I turn to a report in The Times the very next day, 21st June, referring to the debate which was to have taken place yesterday—but is more properly taking place here tonight—in that Convention which the Secretary of State earlier today described very correctly as "not a parliament". The report stated that
"The controversial secret talks between senior British civil servants and leaders of Sinn Fein, which have played a crucial rôle in maintaining the cease-fire with the Provisional IRA, are to be debated for the first time next week."
Well, they are being debated now, for I am asking the Secretary of State to say "yea" or "nay" to the allegation—it is a perfectly common allegation which appears in that item dated from Belfast—that
"… secret talks between senior British civil servants and leaders of Sinn Fein…have played a crucial role in maintaining the cease-fire with the Provisional IRA …"
In other words, the Provisional IRA has in part desisted from continuing its crimes because of what has been said to its representatives by servants of Her Majesty's Government.

The last quotation which I offer, still from the same series and on 23rd June, is on the same point. It refers to
"… the spirit of the cease-fire having been maintained—regularly assisted by long discussions between senior British civil servants and members of Provisional Sinn Fein, the political wing of the IRA."
Have there been long discussions between senior British civil servants and the enemies of law and order and of the State in Northern Ireland? If there have, what have they been talking about for all those hours and on those repeated occasions? May the House of Commons be told what it is that has formed the subject of these long discussions and consultations?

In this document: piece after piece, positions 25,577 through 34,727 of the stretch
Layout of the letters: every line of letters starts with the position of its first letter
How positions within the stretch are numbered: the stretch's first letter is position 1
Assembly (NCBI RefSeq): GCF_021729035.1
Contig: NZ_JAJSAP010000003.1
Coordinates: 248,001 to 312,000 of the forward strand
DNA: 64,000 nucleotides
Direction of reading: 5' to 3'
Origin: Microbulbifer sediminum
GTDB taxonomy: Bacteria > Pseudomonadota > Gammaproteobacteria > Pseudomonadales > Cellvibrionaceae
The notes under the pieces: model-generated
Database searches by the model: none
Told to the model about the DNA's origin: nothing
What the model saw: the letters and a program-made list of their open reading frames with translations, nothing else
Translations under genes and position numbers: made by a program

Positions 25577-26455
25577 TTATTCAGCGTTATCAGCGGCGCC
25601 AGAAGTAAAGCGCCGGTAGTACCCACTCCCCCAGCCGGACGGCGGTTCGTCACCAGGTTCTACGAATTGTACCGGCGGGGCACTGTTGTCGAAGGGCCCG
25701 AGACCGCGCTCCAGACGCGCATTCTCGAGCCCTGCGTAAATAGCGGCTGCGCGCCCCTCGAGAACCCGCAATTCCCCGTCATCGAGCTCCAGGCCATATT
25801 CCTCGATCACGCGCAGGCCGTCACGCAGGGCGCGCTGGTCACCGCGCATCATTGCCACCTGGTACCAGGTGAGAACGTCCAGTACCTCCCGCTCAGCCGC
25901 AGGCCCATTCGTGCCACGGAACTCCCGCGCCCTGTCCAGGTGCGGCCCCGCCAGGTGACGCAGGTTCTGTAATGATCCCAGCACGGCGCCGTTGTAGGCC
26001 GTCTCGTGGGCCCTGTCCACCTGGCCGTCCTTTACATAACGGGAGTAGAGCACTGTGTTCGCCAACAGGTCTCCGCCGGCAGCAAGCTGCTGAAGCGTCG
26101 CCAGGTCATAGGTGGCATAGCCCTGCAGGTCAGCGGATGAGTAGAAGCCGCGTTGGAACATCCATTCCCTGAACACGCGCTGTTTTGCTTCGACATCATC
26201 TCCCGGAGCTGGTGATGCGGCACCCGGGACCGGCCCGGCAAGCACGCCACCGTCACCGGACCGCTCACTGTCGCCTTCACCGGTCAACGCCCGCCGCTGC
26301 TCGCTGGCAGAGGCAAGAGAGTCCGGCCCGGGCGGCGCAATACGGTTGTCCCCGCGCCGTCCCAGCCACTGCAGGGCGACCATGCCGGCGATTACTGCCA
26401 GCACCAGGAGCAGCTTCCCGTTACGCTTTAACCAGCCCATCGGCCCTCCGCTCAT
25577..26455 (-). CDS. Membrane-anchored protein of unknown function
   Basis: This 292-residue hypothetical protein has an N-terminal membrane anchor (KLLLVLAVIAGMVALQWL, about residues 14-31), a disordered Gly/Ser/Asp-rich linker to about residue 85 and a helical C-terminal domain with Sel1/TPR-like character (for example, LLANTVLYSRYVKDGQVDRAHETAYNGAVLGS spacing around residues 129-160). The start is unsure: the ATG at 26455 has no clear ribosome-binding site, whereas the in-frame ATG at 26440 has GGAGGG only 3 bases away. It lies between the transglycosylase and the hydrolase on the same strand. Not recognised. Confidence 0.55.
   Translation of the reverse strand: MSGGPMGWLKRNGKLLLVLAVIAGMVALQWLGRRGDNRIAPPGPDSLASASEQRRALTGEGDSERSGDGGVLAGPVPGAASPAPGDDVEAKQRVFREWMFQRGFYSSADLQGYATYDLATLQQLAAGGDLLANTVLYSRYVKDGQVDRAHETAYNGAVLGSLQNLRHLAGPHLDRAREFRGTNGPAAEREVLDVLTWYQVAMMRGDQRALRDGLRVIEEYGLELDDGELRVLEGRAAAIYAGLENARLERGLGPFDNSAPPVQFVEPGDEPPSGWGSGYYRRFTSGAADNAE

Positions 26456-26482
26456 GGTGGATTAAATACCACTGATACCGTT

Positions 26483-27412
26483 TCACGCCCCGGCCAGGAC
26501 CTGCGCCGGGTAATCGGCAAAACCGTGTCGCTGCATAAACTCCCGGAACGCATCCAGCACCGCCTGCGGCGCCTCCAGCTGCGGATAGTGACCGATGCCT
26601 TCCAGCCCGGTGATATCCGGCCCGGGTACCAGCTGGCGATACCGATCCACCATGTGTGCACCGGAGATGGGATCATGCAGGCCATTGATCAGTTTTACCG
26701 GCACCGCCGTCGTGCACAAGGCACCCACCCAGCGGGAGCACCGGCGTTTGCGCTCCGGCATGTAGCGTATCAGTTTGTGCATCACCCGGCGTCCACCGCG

Civil servants are trained to say a great deal in a very short time. They are people who have the aptitude of using words so as to convey a precise meaning in one or two sentences. Why is it, if it is true at all, that these protracted discussions have to take place? What are they about? Are they discussing conditions made between Her Majesty's Government and the Provisional IRA of which this House has not been informed?

That brings us back to the beginning of the so-called cease-fire itself and the announcement of 11th February with the setting up of the incident centres. I may not be quite as stupid as those who require several hours of coaching by senior civil servants to understand Her Majesty's Government's policy in Northern Ireland; but I must confess that I have still not fathomed the precise function of the incident centres.

I might remind the House of the words in which they were described in the announcement of 11th February:
"… if developments occur which seem to threaten the cease-fire, these incident centres will act as a point of contact in either direction."—[Official Report, 11th February 1975 Vol. 886, c. 208.]
"Developments which seem to threaten the cease-fire", to you and me, Mr. Deputy Speaker, would seem to be renewed acts of violence. The only thing which, on the basis of what we have been told, threatens the cease-fire is that acts of violence are resumed. If a cease-fire is unconditional and if the Government, as they assert, are free in every respect to continue to carry out their duty of maintaining the law and the security of the population, the only thing which can threaten the cease-fire is that it is broken by those who perpetrate violence. But, then, if actions of violence are again perpetrated, what is the purpose of a point of contact "in either direction"?

Very well. The Provisional IRA apparently rings up and its representative says "We did not do it." Well and good: they did not do it. In that case, nothing will happen to them. Is that the only point of these incident centres, to work "in either direction"? Clearly not. The only point of information passed "in either direction" is that there are reciprocal and mutual undertakings and that if Her Majesty's Government were under a misapprehension as to who was responsible for a breach of the peace, they themselves might inadvertently fail to fulfil some of the undisclosed conditions which they have undertaken towards these criminals.

I find it impossible to reconcile what has been said so far about these incident centres with the policy of Her Majesty's Government as it is known. Not only I but the population at large in Northern Ireland find that reconciliation impossible. That was the reason why shortly after the debate on 13th May a perfectly absurd and irresponsible statement made by a reverend gentleman in Northern Ireland stirred up a whirlwind of speculation, of wild talk, of anxiety and of fear. That was a result of this background of unresolved suspicion that Her Majesty's Government have not fully disclosed the conditions which they made as a basis for the improvement in the level of violence in Northern Ireland.